Target takes profit hit following data breach

US retailer Target said this week that sales and profit were "meaningfully softer" in the fourth quarter of 2013 due to the major in-store data breach experienced by the company in December, which saw the payment details of millions of its customers compromised.

Like-for-like sales decreased 2.5% in the fourth quarter, compared to the same period in 2012. A statement from the retailer said that it experienced positive comparable sales prior to the 19 December data breach announcement, followed by a noticeable downturn in the weeks afterwards.

Net income for the three-month period was $520 million, which was down 46% year on year. Although the company has put a number of processes in place to help concerned customers, as well as this week's statement indicating a recent improvement in sales, it is clear the payments problems in December have had a significant impact on the business.

Target is not able to estimate future expenses related to the data breach, with possible costs relating to potential claims by the payment card networks for alleged counterfeit fraud losses and those associated with civil litigation and governmental investigations.

"During the first half of the fourth quarter, our guest-focused holiday merchandising and marketing plans drove better-than-expected sales," explained the retailer's CEO Gregg Steinhafel.

"However, results softened meaningfully following our December announcement of a data breach. As we plan for the new fiscal year, we will continue to work tirelessly to win back the confidence of our guests and deliver irresistible merchandise and offers, and we are encouraged that sales trends have improved in recent weeks."

Prime target

In technology solutions provider Verizon's 2014 PCI Compliance Report, which was published earlier this month, it was stated that payment card transactions remain a prime target for attackers, with the rate at which data breaches are occurring apparently increasing.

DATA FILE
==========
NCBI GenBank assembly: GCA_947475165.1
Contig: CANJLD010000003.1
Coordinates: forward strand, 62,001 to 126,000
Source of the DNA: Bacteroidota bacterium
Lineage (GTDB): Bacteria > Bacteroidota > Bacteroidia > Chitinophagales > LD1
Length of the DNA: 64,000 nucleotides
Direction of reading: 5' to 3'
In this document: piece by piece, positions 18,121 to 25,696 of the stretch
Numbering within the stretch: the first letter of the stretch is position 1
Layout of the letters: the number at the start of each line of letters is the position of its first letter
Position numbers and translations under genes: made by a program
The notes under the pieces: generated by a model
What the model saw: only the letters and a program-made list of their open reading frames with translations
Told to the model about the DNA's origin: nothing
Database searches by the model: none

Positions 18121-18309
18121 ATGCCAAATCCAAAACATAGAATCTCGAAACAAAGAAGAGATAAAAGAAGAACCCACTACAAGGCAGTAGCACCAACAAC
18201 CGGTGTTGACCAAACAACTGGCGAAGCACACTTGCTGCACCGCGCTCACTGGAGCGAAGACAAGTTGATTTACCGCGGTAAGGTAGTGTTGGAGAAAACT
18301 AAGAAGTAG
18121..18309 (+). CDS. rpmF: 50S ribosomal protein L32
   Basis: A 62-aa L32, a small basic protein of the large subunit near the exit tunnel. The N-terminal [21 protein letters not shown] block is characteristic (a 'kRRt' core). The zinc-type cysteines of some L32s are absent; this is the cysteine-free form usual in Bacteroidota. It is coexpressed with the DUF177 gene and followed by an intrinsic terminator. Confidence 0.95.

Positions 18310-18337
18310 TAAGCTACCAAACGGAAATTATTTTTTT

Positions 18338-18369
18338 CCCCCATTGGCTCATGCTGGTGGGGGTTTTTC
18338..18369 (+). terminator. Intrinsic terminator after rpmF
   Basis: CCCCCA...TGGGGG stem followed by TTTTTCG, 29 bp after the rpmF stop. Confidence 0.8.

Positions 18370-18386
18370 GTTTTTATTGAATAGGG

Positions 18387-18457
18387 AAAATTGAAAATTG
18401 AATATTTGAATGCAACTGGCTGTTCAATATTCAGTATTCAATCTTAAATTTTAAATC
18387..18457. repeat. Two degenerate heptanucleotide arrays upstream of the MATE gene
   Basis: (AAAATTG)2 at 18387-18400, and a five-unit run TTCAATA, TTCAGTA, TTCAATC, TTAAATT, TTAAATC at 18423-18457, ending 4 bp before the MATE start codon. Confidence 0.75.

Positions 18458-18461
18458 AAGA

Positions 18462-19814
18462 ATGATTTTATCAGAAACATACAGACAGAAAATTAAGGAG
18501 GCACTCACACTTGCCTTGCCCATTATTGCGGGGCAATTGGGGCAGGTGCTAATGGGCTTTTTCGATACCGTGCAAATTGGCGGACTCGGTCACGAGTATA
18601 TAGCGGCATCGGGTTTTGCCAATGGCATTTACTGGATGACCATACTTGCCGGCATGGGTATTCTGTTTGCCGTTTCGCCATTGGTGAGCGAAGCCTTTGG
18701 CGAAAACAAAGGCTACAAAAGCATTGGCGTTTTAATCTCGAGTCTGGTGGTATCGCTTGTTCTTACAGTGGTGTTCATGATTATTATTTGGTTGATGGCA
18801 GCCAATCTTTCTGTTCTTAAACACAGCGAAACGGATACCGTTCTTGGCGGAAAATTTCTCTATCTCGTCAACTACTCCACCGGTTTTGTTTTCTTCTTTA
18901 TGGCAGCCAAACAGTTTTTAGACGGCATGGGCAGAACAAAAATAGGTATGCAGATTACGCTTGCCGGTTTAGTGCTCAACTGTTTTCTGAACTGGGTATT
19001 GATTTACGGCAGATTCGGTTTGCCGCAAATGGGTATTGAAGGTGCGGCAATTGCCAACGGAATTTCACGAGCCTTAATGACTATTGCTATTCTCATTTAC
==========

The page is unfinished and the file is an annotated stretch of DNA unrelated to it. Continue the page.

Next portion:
Target is not alone in terms of suffering data attacks, it would seem, with The Nilson Report estimating that global credit card fraud exceeded $11 billion in 2012 alone. 

According to the study, in most cases, payment card data breaches are not a failure of security technology or of compliance with the Payment Card Industry Data Security Standard, but rather a failure to implement appropriate compliance and security measures, as intended.

Verizon argues that the areas where businesses struggle the most in achieving initial compliance are, security testing, security monitoring and the ability to effectively detect and respond to compromised data.

Rodolphe Simonetti, managing director, PCI practice, Verizon Enterprise Solutions, said: "Anything less than 100% compliance is an issue for businesses today.

"We have seen time and time again that noncompliance leaves an organisation open to credit card theft, which can potentially cost hundreds of millions of dollars when you factor in all the damages, not to mention lost consumer trust and the impact on brand reputation. Organisations need to rethink how they factor in maintaining a PCI-compliant environment, whether it’s devoting more resources or working with a managed security services provider."

Regaining trust

Target is now working on improving its brand image and payment security systems and has already made a number of moves to show it is taking December's problems seriously and working to regain customer trust.

In January, the business announced it will invest $5 million in a cybersecurity campaign run by consumer protection groups to educate people about e-crime and the dangers of phishing scams.

Chief financial officer at Target, John Mulligan, also announced in February that the company is accelerating its implementation of smart card technology, which is designed to reduce the threat of credit and debit card fraud in-store.

Mulligan said the retailer will equip its proprietary REDcards and all of its store card readers in the US with chip-enabled smart card technology by the first quarter of 2015 – sooner than originally planned.

"Updating payment card technology and strengthening protections for American consumers is a shared responsibility and requires a collective and coordinated response," he explained.

"On behalf of Target, I am committing that we will be an active part of that solution."